J: Three years ago, I was with friends in their garden. A boy looked up at the stars and asked his father about astronomy. I was very sad when I saw it. I knew I had lost all knowledge astronomy I once had, and I have no father to ask anymore. Then it occurred to me that I had been avoiding all the subjects we were taught in China to think of as “boys’ subjects,” because I knew I would lose support from my father. From that moment, I decided to overcome the invisible gap between genders and any fear that comes from my childhood. With the progress of The Chinese Version series, I started to become interested in mathematics. From there, I learnt computer coding and became more interested in sciences such as biology, high tech and new materials. The world of science leads you towards another passion and aesthetic compared with the world of the humanities.  Science and technology smoothly cover over my emotional traumas.

So using technology in works such as “ORIENTATION I: Bicycle Tracks (2014) comes naturally. In my view, this tendency is a continuation of interests underlying my first installation work which I made for the Shanghai Biennale in 2002, “City Boxes”. I made two 1 x 1 m wooden boxes: one represents Beijing; the other, Shanghai. From outside, they are just raw boxes with a peephole. But inside the box for Beijing, I put seventeen models of my favorite old buildings which had been demolished or were scheduled for demolition. Inside the Shanghai box, I began with a famous night photo of the Bund that had been shot in exaggerated perspective with those buildings at the southern end nearest to the camera lens. I then cut the photo and rearranged the buildings in reverse order contrary to their perspectival dimensions, and affixed them to layers of glass, in order to evoke the chaotic and distorted visions the city’s development imposes. I hid all this inside a box that outwardly conveys the impression of a pure, uniform surface.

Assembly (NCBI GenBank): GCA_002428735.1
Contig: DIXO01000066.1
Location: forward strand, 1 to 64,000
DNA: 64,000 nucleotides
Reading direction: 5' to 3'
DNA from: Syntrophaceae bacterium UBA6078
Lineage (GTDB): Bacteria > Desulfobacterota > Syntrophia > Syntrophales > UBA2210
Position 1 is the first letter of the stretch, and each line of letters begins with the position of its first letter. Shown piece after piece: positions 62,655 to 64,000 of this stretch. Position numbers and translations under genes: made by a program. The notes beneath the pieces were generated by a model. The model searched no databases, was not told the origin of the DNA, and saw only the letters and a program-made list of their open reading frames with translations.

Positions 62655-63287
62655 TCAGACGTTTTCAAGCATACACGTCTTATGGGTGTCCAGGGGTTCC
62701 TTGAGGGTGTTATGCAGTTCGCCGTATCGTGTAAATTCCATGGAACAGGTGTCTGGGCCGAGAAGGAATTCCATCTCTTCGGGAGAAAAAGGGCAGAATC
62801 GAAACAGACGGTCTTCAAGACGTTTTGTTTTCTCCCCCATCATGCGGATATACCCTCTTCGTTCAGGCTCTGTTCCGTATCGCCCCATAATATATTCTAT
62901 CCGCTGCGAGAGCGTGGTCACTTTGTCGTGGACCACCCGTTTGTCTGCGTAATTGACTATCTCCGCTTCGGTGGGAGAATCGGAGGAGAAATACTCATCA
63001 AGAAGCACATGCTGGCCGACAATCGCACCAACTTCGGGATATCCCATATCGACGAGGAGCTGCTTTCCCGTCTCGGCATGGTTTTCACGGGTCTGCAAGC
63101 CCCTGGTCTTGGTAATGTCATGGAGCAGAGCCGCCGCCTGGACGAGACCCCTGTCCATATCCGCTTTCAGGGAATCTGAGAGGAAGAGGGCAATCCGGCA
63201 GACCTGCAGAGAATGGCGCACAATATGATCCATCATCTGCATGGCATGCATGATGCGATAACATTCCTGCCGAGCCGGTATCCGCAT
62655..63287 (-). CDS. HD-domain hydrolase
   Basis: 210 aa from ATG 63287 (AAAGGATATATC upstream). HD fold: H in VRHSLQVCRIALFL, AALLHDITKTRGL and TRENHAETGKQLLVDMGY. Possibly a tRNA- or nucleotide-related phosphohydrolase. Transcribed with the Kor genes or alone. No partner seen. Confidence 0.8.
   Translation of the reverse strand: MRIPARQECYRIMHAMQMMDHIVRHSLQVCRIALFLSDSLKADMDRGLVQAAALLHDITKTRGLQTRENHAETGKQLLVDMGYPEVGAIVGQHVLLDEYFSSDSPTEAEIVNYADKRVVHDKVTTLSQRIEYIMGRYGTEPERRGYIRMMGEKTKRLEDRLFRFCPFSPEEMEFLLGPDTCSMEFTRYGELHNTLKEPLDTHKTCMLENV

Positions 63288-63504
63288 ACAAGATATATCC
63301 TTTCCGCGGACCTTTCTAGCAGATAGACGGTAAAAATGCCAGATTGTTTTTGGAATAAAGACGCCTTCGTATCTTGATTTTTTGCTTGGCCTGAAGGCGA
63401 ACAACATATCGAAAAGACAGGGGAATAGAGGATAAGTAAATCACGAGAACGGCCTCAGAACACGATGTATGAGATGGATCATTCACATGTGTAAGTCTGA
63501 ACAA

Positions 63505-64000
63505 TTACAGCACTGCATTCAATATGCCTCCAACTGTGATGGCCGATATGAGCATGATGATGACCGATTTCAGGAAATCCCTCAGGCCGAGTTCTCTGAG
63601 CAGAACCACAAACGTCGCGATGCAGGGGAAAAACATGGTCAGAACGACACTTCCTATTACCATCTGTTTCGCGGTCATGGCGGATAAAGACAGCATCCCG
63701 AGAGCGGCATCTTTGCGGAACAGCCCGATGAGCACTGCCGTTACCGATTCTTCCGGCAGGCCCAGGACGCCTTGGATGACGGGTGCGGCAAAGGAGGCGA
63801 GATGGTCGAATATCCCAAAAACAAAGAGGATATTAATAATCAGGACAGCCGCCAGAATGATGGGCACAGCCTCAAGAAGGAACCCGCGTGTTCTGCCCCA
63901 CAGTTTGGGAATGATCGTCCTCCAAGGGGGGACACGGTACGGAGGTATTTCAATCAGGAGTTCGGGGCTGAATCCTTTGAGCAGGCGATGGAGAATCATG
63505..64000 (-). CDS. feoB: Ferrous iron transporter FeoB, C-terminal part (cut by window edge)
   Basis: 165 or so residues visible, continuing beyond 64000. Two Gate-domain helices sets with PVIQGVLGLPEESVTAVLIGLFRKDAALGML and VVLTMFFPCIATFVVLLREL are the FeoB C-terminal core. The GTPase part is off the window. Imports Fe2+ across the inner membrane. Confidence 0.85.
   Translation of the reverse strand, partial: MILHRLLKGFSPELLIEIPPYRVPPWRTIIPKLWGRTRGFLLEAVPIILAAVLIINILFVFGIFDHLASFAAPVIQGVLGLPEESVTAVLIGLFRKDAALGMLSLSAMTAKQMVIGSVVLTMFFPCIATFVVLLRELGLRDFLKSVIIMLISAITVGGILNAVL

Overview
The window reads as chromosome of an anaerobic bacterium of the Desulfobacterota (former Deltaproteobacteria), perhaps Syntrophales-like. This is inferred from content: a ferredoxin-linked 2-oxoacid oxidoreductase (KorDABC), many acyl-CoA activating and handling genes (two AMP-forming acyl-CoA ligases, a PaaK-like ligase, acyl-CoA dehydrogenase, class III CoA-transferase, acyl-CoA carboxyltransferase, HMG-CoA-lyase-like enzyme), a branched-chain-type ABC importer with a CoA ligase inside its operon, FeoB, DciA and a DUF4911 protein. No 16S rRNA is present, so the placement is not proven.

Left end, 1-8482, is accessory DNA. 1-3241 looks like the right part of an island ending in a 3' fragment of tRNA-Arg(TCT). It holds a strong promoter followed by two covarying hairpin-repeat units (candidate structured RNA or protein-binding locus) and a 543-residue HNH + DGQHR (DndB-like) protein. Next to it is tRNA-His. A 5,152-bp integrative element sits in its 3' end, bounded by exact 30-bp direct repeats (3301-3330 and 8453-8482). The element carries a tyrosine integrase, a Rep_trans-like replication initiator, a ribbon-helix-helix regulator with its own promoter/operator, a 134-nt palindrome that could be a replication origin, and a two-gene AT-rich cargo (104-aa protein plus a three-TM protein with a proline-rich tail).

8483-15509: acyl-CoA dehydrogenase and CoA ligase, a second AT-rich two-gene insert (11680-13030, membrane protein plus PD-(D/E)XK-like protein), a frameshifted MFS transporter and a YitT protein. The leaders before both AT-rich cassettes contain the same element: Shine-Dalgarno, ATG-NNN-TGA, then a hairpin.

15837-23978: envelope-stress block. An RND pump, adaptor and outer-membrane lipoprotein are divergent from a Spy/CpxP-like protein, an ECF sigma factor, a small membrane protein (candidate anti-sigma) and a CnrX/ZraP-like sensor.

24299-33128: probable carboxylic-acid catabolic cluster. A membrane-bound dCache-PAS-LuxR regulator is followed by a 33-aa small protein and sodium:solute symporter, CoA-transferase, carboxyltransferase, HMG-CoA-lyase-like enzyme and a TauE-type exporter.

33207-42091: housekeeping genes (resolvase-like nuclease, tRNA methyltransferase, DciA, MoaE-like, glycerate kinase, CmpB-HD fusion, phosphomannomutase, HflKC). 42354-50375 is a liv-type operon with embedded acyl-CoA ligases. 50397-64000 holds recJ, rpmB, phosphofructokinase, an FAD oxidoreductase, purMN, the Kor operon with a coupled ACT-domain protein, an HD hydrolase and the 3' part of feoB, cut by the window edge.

In The Road Series (2009), photos are the pictures I took through the windshield of a speeding car on nights of mist and rain. These works also reveal a disjunction between their outward form and the real referents of the images. Any overt beauty they might have belies their relation to the disease of Western consumerism that seems to have engulfed China. The Chinese Version is also deceptive in this way. Behind the outward form that recalls Western conceptual art of the 1960s is the tragedy of the missing and the simplified Chinese characters…In my view, a goal of conceptual art was to strip the formal aspect of a work in favor of the idea. My work reinvests a formal aspect that was stripped from Chinese characters by law.